The engineer is holding his breath. Beside him, the project manager grimaces. A dozen Emerson employees, all in khaki pants and button-down shirts, are gathered — silent and expectant — around their teacher as he squints at their creations. Back in their real roles, making aerospace controls or medical machinery or marine valves at the $24.8 billion St. Louis-based manufacturer, these people are not often met with bewilderment. But then, they rarely bring raw ideas to consumers either.
Here, in the Pittsburgh offices of MAYA ("most advanced yet acceptable") Design, a mashup of design firm and tech-research lab, these people are students. Given 30 minutes to imagine a TiVo-like car radio, they've built prototypes with construction paper, markers, and stickers. Chris Pacione, director of MAYA's innovation boot camp, is playing an average consumer — and he can't find the on button. "Some companies are not used to working across silos — design, marketing, engineering," Pacione says later. "They still think design is something that happens at the end: 'Should we paint it red? Or blue?' They'll have brilliant minds working on a project for two years before it hits shelves, and it's not until then they know it's deeply flawed." In other words, if this imagined radio were to actually make it into cars, auto collisions would be on the rise.
Each year, 11% of consumer electronics are returned to stores, but only 5% of those are defective. "The other 95% are returned because of poor design," says MAYA CEO Mickey McManus. "It's too easy for engineers to add new features, to cram in another cool new thing. People are tech tired." And that creates the worst kind of $14 billion problem: revenue received and then returned. Enter MAYA Design, which is juicing innovation by teaching techies design basics.
The 50-member team of computer scientists, psychologists, designers, engineers, and anthropologists dedicates 30% of its resources to researching how humans and technology will interact 10 years from now, thanks in part to $20 million in funding from the Department of Defense. The other 70% goes to applying those lessons for MAYA's corporate clients, helping to craft everything from washing machines to wearable computers for companies including Bayer, GE, and Whirlpool.
Human-centered design is nothing new. In the mid-1990s, designers realized making a product successful meant incorporating users early on — testing prototypes with actual people and iterating quickly, rather than polishing something clunky or complicated that wouldn't make sense beyond the lab. But tech companies, with their rapid growth and the raging complexity of their products, remain elusive guests at the design party. MAYA is trying to change that.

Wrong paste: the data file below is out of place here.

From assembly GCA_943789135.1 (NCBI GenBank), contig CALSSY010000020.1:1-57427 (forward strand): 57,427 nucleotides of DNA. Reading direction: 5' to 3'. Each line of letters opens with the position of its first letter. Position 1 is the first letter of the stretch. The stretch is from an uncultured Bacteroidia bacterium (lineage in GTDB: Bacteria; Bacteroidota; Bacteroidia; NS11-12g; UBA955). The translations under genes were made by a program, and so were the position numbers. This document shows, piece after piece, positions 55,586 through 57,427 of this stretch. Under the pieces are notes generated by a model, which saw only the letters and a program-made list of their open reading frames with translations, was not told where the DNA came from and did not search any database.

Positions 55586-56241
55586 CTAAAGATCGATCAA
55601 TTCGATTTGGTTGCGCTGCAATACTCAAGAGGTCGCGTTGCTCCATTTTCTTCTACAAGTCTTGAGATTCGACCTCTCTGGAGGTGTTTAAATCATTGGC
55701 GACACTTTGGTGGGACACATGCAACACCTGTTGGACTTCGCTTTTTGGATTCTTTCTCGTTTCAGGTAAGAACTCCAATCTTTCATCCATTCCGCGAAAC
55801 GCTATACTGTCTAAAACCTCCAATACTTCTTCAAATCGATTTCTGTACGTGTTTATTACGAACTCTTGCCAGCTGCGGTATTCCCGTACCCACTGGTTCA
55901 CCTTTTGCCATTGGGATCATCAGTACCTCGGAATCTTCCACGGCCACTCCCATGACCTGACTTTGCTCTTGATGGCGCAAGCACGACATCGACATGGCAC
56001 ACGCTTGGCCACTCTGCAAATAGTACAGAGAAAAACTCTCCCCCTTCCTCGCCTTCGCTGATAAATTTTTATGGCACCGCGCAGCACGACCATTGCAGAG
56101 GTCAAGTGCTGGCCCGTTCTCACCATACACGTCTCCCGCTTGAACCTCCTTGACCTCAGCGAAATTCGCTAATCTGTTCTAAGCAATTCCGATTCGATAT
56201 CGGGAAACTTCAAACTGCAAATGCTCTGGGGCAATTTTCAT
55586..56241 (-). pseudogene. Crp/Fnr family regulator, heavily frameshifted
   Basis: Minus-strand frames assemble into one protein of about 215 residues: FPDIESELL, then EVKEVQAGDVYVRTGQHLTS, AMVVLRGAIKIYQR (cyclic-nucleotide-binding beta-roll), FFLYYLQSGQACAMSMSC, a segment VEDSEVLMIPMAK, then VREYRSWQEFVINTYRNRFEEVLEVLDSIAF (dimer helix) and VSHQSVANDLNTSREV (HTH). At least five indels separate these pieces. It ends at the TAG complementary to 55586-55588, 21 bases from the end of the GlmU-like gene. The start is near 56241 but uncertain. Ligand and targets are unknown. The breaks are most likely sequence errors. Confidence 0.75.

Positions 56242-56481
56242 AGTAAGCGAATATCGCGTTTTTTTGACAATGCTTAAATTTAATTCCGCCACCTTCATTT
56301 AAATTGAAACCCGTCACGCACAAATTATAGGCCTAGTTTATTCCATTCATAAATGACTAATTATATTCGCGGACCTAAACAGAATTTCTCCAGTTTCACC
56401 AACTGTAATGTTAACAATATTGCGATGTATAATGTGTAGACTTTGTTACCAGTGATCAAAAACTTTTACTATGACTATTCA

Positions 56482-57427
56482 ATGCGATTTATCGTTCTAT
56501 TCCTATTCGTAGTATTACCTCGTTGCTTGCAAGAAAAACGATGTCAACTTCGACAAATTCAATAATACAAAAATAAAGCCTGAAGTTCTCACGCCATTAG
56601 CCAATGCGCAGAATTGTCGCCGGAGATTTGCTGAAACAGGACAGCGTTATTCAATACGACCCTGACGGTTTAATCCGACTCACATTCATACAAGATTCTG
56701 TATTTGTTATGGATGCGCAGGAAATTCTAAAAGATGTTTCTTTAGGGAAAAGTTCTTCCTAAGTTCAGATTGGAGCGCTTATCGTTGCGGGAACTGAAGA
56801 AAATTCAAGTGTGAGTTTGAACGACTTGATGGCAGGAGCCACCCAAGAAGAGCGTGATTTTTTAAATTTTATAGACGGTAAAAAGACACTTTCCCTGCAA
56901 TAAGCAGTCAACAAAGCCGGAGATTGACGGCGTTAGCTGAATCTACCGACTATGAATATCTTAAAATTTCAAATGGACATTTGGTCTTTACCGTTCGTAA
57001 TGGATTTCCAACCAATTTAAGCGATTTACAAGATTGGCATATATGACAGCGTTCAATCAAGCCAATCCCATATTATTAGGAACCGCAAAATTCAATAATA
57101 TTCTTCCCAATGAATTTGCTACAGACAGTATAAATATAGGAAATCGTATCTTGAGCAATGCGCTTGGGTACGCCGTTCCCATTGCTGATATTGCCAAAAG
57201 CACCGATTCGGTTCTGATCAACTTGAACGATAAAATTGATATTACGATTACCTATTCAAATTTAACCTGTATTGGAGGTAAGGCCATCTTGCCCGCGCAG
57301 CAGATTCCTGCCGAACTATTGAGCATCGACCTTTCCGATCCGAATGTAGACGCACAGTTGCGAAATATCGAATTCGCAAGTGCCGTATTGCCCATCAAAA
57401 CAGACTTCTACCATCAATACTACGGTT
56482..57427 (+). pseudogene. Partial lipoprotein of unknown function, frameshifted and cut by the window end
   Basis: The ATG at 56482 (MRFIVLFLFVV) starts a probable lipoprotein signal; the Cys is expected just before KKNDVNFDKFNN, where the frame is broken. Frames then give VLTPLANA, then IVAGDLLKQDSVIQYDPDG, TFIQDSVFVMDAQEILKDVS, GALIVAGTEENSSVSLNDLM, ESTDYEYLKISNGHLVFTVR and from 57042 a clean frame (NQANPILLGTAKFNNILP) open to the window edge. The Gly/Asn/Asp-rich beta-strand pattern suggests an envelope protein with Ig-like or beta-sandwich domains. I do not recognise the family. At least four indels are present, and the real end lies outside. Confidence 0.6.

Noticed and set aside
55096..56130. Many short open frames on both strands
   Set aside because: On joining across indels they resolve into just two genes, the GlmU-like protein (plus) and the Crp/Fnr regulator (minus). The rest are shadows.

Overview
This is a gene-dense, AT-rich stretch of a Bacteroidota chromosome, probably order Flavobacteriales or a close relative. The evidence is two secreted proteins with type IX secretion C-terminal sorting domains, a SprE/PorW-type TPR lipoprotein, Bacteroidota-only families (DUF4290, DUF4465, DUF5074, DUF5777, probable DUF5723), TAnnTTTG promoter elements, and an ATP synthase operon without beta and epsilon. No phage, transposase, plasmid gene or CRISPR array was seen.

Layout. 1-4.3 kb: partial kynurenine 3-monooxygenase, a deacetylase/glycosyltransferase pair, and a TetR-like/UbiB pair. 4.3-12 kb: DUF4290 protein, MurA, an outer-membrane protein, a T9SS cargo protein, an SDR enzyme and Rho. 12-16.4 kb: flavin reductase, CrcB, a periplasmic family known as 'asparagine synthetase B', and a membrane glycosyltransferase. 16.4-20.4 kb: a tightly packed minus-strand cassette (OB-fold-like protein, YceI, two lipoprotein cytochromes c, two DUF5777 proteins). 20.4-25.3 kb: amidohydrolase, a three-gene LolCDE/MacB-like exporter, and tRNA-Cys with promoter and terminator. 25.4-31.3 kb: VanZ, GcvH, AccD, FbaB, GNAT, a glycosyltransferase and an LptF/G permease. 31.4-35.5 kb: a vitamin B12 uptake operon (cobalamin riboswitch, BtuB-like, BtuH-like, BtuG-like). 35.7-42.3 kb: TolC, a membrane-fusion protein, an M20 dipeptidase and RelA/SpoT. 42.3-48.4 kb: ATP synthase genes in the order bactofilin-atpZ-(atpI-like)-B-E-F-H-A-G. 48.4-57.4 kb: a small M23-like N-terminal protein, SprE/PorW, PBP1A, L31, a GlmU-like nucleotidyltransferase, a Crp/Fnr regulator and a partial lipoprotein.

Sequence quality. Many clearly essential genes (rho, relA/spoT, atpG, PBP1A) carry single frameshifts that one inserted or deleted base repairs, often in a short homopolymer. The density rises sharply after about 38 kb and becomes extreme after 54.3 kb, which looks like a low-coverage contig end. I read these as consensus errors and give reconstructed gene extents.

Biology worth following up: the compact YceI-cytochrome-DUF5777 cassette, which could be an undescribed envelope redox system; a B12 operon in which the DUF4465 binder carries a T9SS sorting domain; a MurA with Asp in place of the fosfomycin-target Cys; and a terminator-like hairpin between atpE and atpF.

"Taming complexity is what we do," McManus says. "The biggest question we're trying to answer is, Where does the disconnect occur between humans and technology in product design?"
Before 2007, MAYA just did design work; it didn't teach others how to do it. But clients were clamoring for instruction, hoping to inject a B-12 shot of design thinking that would differentiate their products even as competitors played tech catch-up. "There tends to be a strong bias toward engineering, or sometimes marketing, at technology companies," says Dave Parsons, an Emerson director who has guided more than 50 employees through MAYA's boot camp. "Design is neglected, when really it's the third leg on the stool — essential."
Nearly 700 students have completed the three-day design course, helping to goose MAYA's revenues 60% in 2007 and an additional 10% in 2008. This summer, MAYA will spin the boot camp off into its own division, Luma Institute, and McManus says enrollment is on track to jump 40% this year.
Some clients, such as the tech company Seagate, send handpicked employees. Others — including defense-industry giant General Dynamics, which has trained 500 engineers — commit to bimonthly sessions. One home-electronics company filed eight patent applications just after a group of its employees completed the course.
But because the instructors at MAYA are also practitioners, learning goes both ways. "To be able to draw on all of these real-life design projects that we've worked on is helpful for the students," says designer Amy Ferchak. "And teaching what we do is incredibly invigorating for us."
The students learn methods for sparking ideas, such as a round-robin that ignores how competitors might solve a problem and imagines how a firm in a different field would tackle it (Harley-Davidson's take on hearing aids? Apple's answer to vision screening?). They dissect the bad design of day planners, interview strangers, and collect user feedback. And they sketch. On blocks of paper that come to cover every inch of the walls — a collective graphic memory of generated ideas — they draw prototypes for toys and cars, concept maps, and consumer personas.
On the last day of a boot camp for employees from General Dynamics, the students break into small groups. ("We have too many engineers over here," says one woman, scanning for a cross-discipline partner.) From a tool kit brimming with soft blue foam, metal tacks, and hot glue guns, they craft glucose meters for diabetics. The squat eggs and fat markers incorporate features — alarms, USB ports, meal-planning tips — culled from user observations and structured brainstorming.
"It's a natural propensity for some of us to get carried away with the technology, because we can," instructor Bill Lucas reminds the group, as students prepare to user-test their prototypes. "We need to resist that — for the sake of people."